On 30th July a collection of GLAM folks gathered at ACMI to talk shop, with a focus on ACMI’s Game Masters exhibition. Additional pizzaz was provided by Ed Rodley from the Boston Museum of Science and his wife Jennifer Hogue (we’ll miss you at the next one!).
Following presentations by the ACMI team, we did an exhibition walk-through (involving in no partciular order much pressing of buttons, dancing, 3D glasses-wearing and fruit slicing) and finished up chatting over food and drinks. For those of you who weren’t able to make it, here’s a quick overview of the presentations…
TECHNICAL DEVELOPMENT: Sean Doyle, Macintosh Systems Administrator
USING PROTOTYPES: In planning implementation of Game Masters, ACMI drew on experience with smaller projects (particularly the Independent Games Festival exhibitions which toured to Sydney Opera House and The Edge at State Library of Queensland). Essentially the same model was used but multiplied by 10.
COLLABORATION TOOLS: Game Masters is a highly technological exhibition and collaborative management of information was required. A SharePoint project was established to manage the exhibition development cycle (concept, design, install, maintenance, touring) and various install elements such as technology & furniture. This allowed simultaneous read/write access by multiple staff, relatively easy information retrieval and report generation. Development of the SharePoint site will continue with an extranet version for access by touring partners.
COLLABORATION DURING DESIGN PROCESS: Inclusion of technical staff from the outset of the conceptual and design process assisted in creating a robust exhibition – essential for a touring exhibition. Having the various staff teams (exhibitions, collections, AV and ICT) work together from the early stages resulted in more efficient development and install, particularly important as the exhibition had complex requirements and was installed to a short time frame.
TESTING: A dedicated workshop space was provided to test the games before opening. This pre-testing resolved between 80-90% of technical issues (as one hour of testing prior to install typically saves 3-6 hours of problem solving on the floor after the installation). Pre-testing by Visitor Service staff also enabled close-to-final versions of “How to Play” documents being created, as well as familiarity with the games and technology prior to opening.
AND FINALLY… SHOW ME THE TECH: Over 125 playable games and over 1,000 ‘things’ on the exhibition floor including: PCs, PS3, PS2, iPads, LCDs, projectors, touchscreens, etc…. One of the more challenging aspects was managing the large number of software accounts.
EXHIBITION CURATION: Chris Harris, Exhibitions Manager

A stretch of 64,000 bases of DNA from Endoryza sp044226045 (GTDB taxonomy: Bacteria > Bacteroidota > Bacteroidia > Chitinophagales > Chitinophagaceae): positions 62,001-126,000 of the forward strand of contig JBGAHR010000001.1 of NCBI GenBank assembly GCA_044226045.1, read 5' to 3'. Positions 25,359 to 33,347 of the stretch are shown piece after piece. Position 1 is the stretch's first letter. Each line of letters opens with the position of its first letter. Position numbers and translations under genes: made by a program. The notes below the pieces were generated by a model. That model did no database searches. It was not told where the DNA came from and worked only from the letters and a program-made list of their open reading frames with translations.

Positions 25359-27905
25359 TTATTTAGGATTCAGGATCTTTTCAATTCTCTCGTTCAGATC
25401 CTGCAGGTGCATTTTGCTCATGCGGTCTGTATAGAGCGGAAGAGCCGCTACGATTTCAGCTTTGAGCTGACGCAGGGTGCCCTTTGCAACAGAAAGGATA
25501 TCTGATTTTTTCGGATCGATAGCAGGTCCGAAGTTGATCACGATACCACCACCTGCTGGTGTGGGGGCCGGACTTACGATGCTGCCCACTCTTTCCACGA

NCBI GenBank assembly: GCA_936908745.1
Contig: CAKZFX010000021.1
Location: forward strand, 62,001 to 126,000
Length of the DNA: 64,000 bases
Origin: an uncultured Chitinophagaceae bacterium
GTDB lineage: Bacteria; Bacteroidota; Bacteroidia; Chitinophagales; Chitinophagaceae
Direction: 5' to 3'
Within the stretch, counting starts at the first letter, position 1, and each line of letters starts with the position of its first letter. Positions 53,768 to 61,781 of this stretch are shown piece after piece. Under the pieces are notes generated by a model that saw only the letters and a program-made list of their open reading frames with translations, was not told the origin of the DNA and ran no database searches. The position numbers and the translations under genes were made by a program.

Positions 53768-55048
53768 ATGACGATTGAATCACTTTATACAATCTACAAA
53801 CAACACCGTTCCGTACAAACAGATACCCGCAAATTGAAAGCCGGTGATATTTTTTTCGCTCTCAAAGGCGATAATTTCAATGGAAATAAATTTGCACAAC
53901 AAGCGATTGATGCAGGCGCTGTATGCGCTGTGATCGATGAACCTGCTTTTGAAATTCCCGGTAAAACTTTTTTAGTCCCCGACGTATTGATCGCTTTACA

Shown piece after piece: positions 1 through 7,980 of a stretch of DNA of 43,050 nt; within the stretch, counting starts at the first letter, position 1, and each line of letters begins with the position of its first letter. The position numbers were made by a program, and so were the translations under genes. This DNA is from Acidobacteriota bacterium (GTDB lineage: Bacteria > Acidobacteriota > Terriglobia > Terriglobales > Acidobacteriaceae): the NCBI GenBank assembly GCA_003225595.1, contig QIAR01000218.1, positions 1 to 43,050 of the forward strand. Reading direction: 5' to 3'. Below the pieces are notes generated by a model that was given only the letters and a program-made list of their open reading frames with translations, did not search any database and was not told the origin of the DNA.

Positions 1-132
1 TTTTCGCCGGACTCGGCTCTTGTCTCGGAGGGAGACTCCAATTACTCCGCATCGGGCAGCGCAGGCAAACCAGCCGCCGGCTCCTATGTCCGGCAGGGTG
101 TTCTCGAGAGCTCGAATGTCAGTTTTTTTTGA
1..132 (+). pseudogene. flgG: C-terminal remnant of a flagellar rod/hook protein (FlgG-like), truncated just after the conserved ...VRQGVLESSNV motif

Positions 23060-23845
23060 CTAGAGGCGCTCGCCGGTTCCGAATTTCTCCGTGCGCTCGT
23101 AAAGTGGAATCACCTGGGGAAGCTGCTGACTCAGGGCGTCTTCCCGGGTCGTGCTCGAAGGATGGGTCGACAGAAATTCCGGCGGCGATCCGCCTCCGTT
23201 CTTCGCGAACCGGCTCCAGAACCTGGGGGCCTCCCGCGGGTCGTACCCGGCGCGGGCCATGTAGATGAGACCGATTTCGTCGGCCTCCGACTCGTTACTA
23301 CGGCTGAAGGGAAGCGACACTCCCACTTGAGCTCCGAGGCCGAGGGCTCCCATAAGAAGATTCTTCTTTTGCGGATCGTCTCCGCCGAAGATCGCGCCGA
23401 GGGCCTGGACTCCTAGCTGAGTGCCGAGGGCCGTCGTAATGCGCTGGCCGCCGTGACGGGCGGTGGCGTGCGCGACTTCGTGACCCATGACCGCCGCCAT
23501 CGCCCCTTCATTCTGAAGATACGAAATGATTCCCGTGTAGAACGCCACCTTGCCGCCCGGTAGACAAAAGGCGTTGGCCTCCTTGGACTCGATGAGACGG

Chris reiterated the positive outcomes of strong collaboration between the curatorial and technical teams.
The curatorial aim of the exhibition was to introduce the public to the largely unknown great game developers – the Game Masters – and to deepen understanding of games development. Locating video games and their art and makers in a museum context is important and legitimate for ACMI. This is why ACMI’s curatorial team chose to create in depth video interviews with each designer for the exhibition.
ACMI went to the gaming community to help identify the Game Masters featured. A long list was created with the help of the gaming community and the curatorial team then settled on a short list. The great games of those makers where then chosen, with technical limitations taken into account. Getting the developers on board to contribute items demonstrating their creative process was also vital to the success of the show.
Game Masters was a complex exhibition in terms of obtaining rights, but ultimately most issues were resolved. Classification was also an issue as the introduction of the R18+ rating occurred during exhibition installation. Classification also had to be considered during design as Game Masters is a family exhibition.
BEIP COMPONENT: Jessica Beirne, Project Manager
The Game Masters Digital Program provides new ways to engage with the Game Masters exhibition using high-capacity broadband networks. Funded by the Department of Business and Innovation’s Broadband Enabled Innovation Program, the Digital Program extends the exhibition experience and enhances the appeal of the exhibition by making it available on-demand and in ways that are richly interactive and responsive to user needs and context of use.
The Digital Program is producing 4 outputs:
1) An interactive website – www.acmi.net.au/gamemasters
2) A rich media mobile game – available for download outside the gallery, and a life-size playable version in gallery
3) A multi-location video conference program aimed at primary and secondary schools and regional Victorian Universities
4) An eBook available on the iBookstore , the first ecatalogue offered by a cultural institution in Australia
The Digital Program is extensive and ACMI will report findings on the project with the GLAM sector post exhibition.
A BIG thanks to ACMI for hosting a great night. We look forward to the next one… details TBC…